As students move into and beyond A Level history they should be aware of how the discipline becomes more specialised. Military history has never really been my thing but I have always had great admiration for two British historians of this genre – both of whom did not just write about generals, but also were able to write about was it was actually like to fight in a war.
Last April the great Richard Holmes died. There is a good obituary for him here. My favourite book by him is Tommy – a typically detailed account of what made the fighting man “tick” in the First World War. Nick Rennison writes of it “Tommy is Richard Holmes’s tribute to the ghosts of the millions of ordinary soldiers who fought in the First World War. The book also reflects the dissatisfaction he feels at the way we still remember it. Too often we approach World War I through the literature it inspired. The poems of Wilfred Owen, Siegfried Sassoon and others have their own truths to offer, but Holmes would dispute the assumption that they represent the experiences of the majority of those who endured the trench warfare of the Western Front.”
Sir John Keegan died on 2nd August, and his obituary from the Telegraph can be found here. Keegan also wrote about the harsh realities of fighting in a battle in his seminal text The Face of Battle – the Amazon review describes it as follows. Keegan looks “at the direct experience of individuals at ‘the point of maximum danger’. It examines the physical conditions of fighting, the particular emotions and behaviour generated by battle, as well as the motives that impel soldiers to stand and fight rather than run away. And in his scrupulous reassessment of three battles, John Keegan vividly conveys their reality for the participants, whether facing the arrow cloud of Agincourt, the levelled muskets of Waterloo or the steel rain of the Somme.’ In this book, which is so creative, so original, one learns as much about the nature of man as of battle.”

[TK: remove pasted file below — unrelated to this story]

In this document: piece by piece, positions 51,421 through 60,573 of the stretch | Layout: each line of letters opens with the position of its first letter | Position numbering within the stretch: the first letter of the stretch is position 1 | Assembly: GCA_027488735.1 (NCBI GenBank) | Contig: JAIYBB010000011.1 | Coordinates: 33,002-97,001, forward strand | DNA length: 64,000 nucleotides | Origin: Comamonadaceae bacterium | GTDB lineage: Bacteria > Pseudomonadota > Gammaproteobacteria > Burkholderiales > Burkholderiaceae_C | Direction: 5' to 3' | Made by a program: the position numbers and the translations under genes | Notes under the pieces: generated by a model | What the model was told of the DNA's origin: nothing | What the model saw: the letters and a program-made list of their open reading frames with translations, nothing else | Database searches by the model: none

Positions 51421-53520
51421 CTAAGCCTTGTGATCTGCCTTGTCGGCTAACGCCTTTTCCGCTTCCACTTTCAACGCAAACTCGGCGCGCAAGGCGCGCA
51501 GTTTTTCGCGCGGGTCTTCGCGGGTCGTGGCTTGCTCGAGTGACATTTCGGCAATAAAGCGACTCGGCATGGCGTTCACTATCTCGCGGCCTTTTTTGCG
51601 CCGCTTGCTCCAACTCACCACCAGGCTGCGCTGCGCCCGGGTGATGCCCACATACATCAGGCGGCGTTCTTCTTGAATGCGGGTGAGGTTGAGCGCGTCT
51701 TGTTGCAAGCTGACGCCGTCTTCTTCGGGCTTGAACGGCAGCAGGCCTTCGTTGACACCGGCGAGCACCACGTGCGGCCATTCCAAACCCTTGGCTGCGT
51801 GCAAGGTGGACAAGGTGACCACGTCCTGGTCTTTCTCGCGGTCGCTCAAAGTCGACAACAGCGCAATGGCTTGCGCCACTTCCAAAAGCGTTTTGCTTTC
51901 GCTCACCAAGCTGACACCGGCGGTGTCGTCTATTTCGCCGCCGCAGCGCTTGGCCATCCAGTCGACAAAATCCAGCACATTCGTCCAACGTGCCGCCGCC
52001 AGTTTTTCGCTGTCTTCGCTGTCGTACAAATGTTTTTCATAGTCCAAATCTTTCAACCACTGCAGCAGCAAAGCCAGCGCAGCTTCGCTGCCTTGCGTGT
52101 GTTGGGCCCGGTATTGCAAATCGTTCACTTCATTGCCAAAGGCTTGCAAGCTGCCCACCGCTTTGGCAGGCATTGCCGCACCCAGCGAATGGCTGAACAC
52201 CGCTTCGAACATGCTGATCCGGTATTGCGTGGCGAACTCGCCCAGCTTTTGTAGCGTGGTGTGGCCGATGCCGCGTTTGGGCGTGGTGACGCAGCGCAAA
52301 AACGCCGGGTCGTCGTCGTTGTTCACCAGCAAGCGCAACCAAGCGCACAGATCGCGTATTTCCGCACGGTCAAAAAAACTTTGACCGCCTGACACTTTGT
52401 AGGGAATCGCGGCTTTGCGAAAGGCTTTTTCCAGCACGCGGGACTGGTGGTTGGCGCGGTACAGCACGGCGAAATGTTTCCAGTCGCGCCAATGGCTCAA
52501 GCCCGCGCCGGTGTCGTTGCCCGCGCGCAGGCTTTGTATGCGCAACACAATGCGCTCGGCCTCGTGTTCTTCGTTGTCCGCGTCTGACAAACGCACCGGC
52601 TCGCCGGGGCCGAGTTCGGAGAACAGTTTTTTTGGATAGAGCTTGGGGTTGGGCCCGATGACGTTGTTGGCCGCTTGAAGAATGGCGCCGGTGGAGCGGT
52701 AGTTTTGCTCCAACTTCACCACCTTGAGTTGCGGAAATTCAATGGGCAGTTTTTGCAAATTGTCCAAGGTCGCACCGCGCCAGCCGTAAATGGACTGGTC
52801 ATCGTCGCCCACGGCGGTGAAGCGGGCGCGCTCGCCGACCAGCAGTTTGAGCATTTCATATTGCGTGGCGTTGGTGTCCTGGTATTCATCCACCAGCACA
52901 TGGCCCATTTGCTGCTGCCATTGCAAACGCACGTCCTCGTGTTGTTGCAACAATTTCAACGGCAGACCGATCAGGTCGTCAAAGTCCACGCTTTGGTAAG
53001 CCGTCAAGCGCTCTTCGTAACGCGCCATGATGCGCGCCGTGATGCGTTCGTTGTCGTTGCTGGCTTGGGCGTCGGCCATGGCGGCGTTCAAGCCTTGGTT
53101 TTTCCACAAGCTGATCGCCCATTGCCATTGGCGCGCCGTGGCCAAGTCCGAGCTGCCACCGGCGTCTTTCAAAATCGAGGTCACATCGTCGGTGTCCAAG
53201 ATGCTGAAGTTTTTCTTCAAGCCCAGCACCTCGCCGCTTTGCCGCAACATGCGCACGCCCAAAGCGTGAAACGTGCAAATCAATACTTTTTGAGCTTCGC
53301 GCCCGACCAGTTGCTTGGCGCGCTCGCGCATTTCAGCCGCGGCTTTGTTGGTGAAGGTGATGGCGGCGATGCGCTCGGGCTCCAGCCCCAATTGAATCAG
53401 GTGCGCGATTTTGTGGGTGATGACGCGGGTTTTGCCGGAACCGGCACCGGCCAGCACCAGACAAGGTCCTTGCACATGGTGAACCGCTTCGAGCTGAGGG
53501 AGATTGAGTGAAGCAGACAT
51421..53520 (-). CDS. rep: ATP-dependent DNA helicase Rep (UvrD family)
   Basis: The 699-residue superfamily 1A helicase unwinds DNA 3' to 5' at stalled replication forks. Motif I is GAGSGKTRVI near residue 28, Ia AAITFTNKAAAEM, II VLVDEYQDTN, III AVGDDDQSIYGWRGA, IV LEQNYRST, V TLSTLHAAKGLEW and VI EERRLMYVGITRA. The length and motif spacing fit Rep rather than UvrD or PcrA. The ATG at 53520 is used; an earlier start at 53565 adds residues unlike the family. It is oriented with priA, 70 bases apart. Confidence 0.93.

If military history interests you you could not do much better than starting by reading either Holmes or Keegan. Perhaps it might be best to leave the last words to Sir John Keegan. These are his opening line in “The Face of Battle” – they perhaps reflect the wider challenge faced by all who would write history.
“I have not been in a battle; not near one, nor heard one, nor heard one from afar, nor seen the aftermath. I have questioned people who have been in battle; have walked over battlefields … I have read about battles, of course, have talked about battles, have been lectured about battles and, in the last four or five years, have watched battles in progress, or apparently in progress, on the television screen … But I have never been in a battle. And I grow increasingly convinced that I have very little idea of what a battle can be like …”